The number of meth lab busts in Oklahoma since the beginning of this year alone is almost unimaginable. And yet these busts, numbering in the hundreds, grows daily. Headlines across literally every county in our State are screaming that this deadly menace is a threat to every neighborhood, including our own.
Law enforcement is carrying on a diligent fight to thwart these poison factories. It is a fight beset with difficulties. The ease in which a lab can be set up is scary, and it is this simplicity that plagues the concentrated efforts of the law and has sparked this horrendous epidemic A meth lab can be put together just about anywhere with little financial resources–a motel bathroom, a kitchen, a small work shed in the woods or the back of a van. Consequently law enforcement’s committed efforts to stop meth production in the heartland are overwhelming and can feel as though it is a no-win situation. It seems that for every lab that is taken down there are five more starting up. As law enforcement resources become overwhelmed by the sheer number of labs that are sprouting up all over the state the public outcry for help grows louder.
These factories of death and destruction have today become one of Oklahoma’s biggest problems, and the southeast portion of the state is one of the heaviest meth production areas. We at Narconon Arrowhead have committed our lives to creating a drug-free society and understand the urgency of ridding our neighborhoods of this latest drug plague. We also realize, however, that this goal will not be achieved by rehabilitating addicts alone. That is why we have made the commitment to bring all of our resources to the table and unite with law enforcement agencies, educators and all other concerned citizens that are tired of the death, destruction and crime that are part and parcel of this problem. We know from decades of experience that through effective drug education and community awareness programs, communities can drive these negative influences out. Together we can create a safe, sane drug– and crime-free environment for our kids. This is our commitment.
March 30, 1999: Missouri’s Pettis County Sheriff, Gary Starke, pleads for more state and federal resources to combat the tidal wave of methamphetamine. “In two years we’ve closed down 31 labs” in his central Missouri county, he said. “I’ve seen the users become younger and younger and younger.”
U.S. Sen. John Ashcroft called Missouri “tragically notorious.” Ashcroft said that 421 laboratories were seized in the state in 1997 ranking second only to California.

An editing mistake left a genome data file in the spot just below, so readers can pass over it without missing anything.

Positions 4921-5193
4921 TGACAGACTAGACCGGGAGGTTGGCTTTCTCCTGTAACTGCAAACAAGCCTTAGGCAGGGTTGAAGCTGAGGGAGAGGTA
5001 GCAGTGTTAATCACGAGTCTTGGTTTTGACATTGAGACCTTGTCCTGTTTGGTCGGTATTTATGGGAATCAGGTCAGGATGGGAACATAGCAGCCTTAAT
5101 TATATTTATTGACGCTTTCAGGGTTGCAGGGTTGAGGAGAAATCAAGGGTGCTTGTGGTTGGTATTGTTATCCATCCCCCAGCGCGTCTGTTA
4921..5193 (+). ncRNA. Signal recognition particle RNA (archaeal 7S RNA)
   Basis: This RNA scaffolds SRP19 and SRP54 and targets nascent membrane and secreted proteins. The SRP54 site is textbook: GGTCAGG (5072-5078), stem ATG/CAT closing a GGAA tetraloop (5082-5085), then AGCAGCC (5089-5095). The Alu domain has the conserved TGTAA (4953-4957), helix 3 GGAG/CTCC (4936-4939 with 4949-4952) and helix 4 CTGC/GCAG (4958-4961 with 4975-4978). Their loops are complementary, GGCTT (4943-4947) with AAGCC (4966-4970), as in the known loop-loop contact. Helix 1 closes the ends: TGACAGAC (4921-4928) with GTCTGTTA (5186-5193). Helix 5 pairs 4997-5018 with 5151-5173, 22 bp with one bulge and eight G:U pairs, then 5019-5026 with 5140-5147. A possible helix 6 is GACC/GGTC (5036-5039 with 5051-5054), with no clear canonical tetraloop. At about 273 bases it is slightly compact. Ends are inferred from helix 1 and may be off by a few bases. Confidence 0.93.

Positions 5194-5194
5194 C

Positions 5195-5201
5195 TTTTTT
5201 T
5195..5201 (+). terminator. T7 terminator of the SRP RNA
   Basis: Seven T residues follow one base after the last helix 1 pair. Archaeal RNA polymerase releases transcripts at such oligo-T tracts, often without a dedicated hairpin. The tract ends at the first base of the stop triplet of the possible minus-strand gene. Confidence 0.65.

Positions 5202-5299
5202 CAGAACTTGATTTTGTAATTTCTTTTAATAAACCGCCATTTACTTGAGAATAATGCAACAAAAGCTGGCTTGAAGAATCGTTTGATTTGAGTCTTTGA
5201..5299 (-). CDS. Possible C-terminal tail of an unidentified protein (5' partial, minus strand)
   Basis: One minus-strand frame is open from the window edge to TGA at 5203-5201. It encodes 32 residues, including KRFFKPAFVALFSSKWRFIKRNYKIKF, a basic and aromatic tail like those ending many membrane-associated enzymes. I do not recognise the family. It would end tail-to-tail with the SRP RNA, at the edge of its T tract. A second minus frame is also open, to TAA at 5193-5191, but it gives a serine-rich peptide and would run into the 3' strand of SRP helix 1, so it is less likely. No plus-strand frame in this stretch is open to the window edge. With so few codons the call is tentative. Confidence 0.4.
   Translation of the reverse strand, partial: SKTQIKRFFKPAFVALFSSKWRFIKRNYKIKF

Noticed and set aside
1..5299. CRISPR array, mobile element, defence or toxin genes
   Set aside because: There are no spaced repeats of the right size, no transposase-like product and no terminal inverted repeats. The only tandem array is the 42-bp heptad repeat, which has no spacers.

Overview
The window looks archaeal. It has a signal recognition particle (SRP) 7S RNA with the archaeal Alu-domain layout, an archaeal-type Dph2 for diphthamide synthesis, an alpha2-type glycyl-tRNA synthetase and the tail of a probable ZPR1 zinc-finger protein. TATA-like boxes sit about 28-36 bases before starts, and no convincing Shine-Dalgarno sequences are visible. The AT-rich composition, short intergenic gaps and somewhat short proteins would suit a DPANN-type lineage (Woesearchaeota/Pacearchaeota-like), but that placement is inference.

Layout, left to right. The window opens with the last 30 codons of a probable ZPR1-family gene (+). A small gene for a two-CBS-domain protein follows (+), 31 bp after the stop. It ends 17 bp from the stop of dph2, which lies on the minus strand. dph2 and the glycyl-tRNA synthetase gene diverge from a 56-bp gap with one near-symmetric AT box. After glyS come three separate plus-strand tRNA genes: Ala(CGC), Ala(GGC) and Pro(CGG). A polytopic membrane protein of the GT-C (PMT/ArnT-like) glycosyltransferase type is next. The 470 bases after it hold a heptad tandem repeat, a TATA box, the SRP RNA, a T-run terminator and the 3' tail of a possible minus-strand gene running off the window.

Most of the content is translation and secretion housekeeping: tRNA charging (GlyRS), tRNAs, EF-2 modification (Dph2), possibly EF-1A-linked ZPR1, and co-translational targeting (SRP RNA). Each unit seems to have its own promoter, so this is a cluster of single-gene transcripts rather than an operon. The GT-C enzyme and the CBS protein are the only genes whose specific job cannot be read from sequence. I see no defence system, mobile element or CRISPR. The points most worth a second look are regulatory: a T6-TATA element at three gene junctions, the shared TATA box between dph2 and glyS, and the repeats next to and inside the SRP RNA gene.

In the last three years, five Midwestern states have experienced a phenomenal increase in the importation, distribution, and clandestine manufacturing of methamphetamine. The region’s central location, numerous interstate highway systems along with its air and rail hubs enhances its popularity as a market for Mexican methamphetamine importation and distribution organizations operating along the Southwest Border (Arizona/California). In addition Missouri, Kansas and of late Iowa are seeing an explosion in the clandestine manufacturing of methamphetamine by small entrepreneurial users/dealers, primarily utilizing the ephedrine or pseudoephedrine reduction process.
In December 1996, the Office of National Drug Control Policy (ONDCP), Executive Office of the President of the United States, identified counties in Iowa, Kansas, Missouri, Nebraska, and South Dakota as the Midwest High Intensity Drug Trafficking Area (HIDTA).
The State of Georgia is charging a woman for allegedly causing the death of her baby by taking drugs while pregnant.
She faces murder charges, after one her twins died shortly after birth, which prosecutors say was directly attributed to her use of cocaine and amphetamines while pregnant.
This is believed to be the first case of its kind to be prosecuted in Georgia. The woman’s lawyer plans to get a dismissal on the murder charges on the argument that Georgia law does not allow it.
Dope Wars, a new game available for download from the Internet, enables users to buy and sell drugs in virtual reality. Dope Wars is the sixth-most popular download game on the Download.com web site.
In the game, players start with $2,000 in cash and $5,500 in debt. Players have 31 trips into neighborhoods to make as much money as they can selling marijuana, ecstasy, cocaine or any other drug. During the selling process, players come upon police officers and other obstacles.
Several politicians, including Kansas Sen. Sam Brownback, condemned the game at a December hearing on violence in the media.